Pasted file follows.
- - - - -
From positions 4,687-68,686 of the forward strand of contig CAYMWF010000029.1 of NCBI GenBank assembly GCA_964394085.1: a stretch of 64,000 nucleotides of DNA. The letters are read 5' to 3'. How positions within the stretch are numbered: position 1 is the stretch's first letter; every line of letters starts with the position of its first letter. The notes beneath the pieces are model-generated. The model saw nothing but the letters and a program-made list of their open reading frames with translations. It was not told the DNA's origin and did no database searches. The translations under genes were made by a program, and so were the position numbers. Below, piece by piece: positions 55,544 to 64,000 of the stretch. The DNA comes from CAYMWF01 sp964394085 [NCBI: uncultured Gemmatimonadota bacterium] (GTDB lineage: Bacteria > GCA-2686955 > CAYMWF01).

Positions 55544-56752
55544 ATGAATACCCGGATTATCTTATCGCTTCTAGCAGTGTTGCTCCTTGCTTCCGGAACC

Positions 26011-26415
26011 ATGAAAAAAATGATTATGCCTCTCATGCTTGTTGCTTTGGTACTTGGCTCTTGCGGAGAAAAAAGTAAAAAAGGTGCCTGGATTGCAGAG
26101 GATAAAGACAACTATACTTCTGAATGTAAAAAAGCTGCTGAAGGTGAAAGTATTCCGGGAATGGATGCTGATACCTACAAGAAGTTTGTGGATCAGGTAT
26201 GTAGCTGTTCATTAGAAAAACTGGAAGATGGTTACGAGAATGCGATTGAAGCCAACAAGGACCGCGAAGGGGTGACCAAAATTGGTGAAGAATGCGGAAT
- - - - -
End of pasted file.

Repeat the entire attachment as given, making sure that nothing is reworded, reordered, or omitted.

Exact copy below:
From positions 4,687-68,686 of the forward strand of contig CAYMWF010000029.1 of NCBI GenBank assembly GCA_964394085.1: a stretch of 64,000 nucleotides of DNA. The letters are read 5' to 3'. How positions within the stretch are numbered: position 1 is the stretch's first letter; every line of letters starts with the position of its first letter. The notes beneath the pieces are model-generated. The model saw nothing but the letters and a program-made list of their open reading frames with translations. It was not told the DNA's origin and did no database searches. The translations under genes were made by a program, and so were the position numbers. Below, piece by piece: positions 55,544 to 64,000 of the stretch. The DNA comes from CAYMWF01 sp964394085 [NCBI: uncultured Gemmatimonadota bacterium] (GTDB lineage: Bacteria > GCA-2686955 > CAYMWF01).

Positions 55544-56752
55544 ATGAATACCCGGATTATCTTATCGCTTCTAGCAGTGTTGCTCCTTGCTTCCGGAACC

Positions 26011-26415
26011 ATGAAAAAAATGATTATGCCTCTCATGCTTGTTGCTTTGGTACTTGGCTCTTGCGGAGAAAAAAGTAAAAAAGGTGCCTGGATTGCAGAG
26101 GATAAAGACAACTATACTTCTGAATGTAAAAAAGCTGCTGAAGGTGAAAGTATTCCGGGAATGGATGCTGATACCTACAAGAAGTTTGTGGATCAGGTAT
26201 GTAGCTGTTCATTAGAAAAACTGGAAGATGGTTACGAGAATGCGATTGAAGCCAACAAGGACCGCGAAGGGGTGACCAAAATTGGTGAAGAATGCGGAAT